Posted by Emily Lakdawalla on 2010/11/18 01:52 CST
Today the Deep Impact/EPOXI science team held a press briefing that followed up on their very successful flyby of two weeks ago, a status report on what they can say so far about the science that's coming out of the encounter.
Just in time for today's Deep Impact press briefing, which you can watch on NASA TV in a few minutes: I've updated my montage of all the asteroids and comets that have been visited and photographed to include Hartley 2.
Posted by Emily Lakdawalla on 2010/11/17 04:36 CST
Since I posted an update Monday about JAXA confirming extraterrestrial samples in the Hayabusa sample return capsule, JAXA has posted an English-language version of their press release, which contains a bit more information.
Posted by Emily Lakdawalla on 2010/11/17 10:39 CST
Today the 365 Days of Astronomy podcast aired my contribution, What's in a Science Meeting?, about what scientists do at big meetings like the Division of Planetary Sciences.
Posted by Emily Lakdawalla on 2010/11/15 09:03 CST
JAXA announcement: Itokawa sample return successful!
Posted by Emily Lakdawalla on 2010/11/14 03:26 CST
I couldn't believe these videos when I first saw them: five views from engineering cameras of important events in the Chang'E 2 spacecraft's journey to the Moon.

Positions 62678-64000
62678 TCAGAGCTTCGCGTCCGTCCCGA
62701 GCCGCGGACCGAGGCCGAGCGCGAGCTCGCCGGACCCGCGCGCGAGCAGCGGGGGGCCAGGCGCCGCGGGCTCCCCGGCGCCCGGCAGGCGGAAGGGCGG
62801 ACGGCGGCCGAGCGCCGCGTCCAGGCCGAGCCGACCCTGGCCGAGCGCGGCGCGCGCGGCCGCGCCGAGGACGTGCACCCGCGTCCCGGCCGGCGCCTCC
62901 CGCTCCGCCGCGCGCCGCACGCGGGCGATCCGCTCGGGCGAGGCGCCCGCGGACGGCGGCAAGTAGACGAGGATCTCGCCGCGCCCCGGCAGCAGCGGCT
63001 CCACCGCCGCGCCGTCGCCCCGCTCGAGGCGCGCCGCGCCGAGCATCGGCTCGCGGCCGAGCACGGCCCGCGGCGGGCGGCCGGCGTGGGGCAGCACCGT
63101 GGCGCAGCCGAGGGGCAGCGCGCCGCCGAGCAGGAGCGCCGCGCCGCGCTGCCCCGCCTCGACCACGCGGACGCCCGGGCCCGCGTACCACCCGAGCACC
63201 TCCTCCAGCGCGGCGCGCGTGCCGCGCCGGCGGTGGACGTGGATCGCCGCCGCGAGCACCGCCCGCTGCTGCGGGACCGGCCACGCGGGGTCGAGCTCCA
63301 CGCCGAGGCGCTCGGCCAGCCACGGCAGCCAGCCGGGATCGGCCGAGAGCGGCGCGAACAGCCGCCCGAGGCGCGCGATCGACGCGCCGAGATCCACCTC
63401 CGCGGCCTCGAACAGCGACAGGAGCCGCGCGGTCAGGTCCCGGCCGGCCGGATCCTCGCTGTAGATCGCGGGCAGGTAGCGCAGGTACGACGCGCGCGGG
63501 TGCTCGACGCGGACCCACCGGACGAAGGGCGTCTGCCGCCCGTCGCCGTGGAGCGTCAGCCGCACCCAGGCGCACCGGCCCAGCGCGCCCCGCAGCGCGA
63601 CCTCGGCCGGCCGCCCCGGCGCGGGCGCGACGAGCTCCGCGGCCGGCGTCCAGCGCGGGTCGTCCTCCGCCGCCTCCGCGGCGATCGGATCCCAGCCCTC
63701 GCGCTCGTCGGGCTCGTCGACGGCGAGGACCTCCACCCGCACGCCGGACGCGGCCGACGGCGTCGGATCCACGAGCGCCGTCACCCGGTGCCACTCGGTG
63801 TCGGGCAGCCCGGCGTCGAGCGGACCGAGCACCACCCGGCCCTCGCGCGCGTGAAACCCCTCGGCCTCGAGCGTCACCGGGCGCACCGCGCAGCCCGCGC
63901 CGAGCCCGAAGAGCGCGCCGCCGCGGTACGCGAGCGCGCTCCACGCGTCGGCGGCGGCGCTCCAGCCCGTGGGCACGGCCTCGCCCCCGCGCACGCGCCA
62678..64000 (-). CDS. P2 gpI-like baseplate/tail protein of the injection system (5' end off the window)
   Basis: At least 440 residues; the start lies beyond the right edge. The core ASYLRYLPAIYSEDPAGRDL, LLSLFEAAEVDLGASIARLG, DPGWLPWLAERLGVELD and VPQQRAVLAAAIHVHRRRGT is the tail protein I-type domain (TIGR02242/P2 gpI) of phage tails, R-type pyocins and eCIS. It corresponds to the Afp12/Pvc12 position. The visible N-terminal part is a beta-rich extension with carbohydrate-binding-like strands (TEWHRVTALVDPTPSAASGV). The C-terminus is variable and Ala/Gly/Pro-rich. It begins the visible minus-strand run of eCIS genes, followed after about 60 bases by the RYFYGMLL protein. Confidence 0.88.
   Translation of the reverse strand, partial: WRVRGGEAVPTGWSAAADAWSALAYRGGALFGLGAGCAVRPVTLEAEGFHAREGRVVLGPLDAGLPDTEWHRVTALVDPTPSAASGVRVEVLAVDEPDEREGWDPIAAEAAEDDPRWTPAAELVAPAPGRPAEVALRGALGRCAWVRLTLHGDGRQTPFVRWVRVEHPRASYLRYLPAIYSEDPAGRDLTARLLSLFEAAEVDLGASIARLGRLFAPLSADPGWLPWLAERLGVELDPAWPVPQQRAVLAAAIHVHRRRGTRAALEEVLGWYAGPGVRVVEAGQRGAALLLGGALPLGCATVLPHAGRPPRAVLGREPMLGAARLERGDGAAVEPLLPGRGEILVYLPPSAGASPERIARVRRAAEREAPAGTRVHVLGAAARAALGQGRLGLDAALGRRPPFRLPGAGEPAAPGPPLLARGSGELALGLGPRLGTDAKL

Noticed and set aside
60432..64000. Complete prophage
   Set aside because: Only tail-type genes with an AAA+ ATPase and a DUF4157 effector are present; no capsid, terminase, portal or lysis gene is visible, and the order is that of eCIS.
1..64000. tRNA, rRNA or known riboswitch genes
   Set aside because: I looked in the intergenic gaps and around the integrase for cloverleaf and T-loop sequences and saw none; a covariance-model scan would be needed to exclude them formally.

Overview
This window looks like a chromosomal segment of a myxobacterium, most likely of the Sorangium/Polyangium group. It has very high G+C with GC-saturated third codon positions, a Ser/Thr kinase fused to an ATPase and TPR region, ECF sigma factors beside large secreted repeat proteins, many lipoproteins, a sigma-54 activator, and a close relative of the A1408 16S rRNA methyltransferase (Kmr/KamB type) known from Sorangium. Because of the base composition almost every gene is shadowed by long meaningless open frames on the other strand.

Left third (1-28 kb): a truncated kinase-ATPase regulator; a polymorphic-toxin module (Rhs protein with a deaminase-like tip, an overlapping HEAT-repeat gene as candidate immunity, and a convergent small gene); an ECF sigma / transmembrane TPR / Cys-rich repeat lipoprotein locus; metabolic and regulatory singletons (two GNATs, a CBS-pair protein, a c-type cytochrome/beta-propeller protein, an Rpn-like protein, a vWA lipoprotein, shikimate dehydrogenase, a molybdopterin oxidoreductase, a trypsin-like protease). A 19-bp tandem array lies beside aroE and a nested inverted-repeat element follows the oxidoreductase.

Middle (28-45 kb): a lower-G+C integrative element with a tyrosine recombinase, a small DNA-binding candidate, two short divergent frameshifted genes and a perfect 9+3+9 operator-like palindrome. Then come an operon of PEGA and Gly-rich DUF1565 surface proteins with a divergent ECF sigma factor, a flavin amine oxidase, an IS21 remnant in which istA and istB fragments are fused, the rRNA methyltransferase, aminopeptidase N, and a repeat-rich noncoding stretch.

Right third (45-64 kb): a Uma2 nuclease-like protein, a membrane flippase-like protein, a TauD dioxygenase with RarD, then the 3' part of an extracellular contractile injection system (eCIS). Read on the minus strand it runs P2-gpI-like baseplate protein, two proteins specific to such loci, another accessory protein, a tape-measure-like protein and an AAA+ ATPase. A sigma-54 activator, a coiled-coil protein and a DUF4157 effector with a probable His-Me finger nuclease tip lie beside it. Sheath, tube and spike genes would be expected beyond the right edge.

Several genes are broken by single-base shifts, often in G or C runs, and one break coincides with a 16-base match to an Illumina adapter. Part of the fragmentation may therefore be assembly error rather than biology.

Posted by Emily Lakdawalla on 2010/11/11 09:13 CST
I attended all day Tuesday of the Division of Planetary Sciences meeting on October 5. The afternoon session on Tuesday was a grab bag about different small objects in the outermost solar system.
Posted by Emily Lakdawalla on 2010/11/10 04:46 CST
In the last few days, Opportunity's passed by several craters, and the rover drivers took advantage of the chance encounters for what they call "drive-by shooting" (a phrase I can't say I'm particularly fond of, but they didn't ask me).
Posted by Emily Lakdawalla on 2010/11/09 01:13 CST
In which I finally write up last week's Deep Impact Hartley 2 press briefing
Posted by Emily Lakdawalla on 2010/11/08 04:48 CST
Several astronomers pointed their telescope at Eris to watch it pass in front of a background star. Occultations permit precise measurement of the diameters of distant, faint objects, and it turned out that Eris was much smaller than previously thought, so much so that its diameter may turn out to be the same as, or even smaller than, Pluto's.
Posted by Emily Lakdawalla on 2010/11/05 06:17 CDT
Hartley 2 compared to other comets, and in motion 3D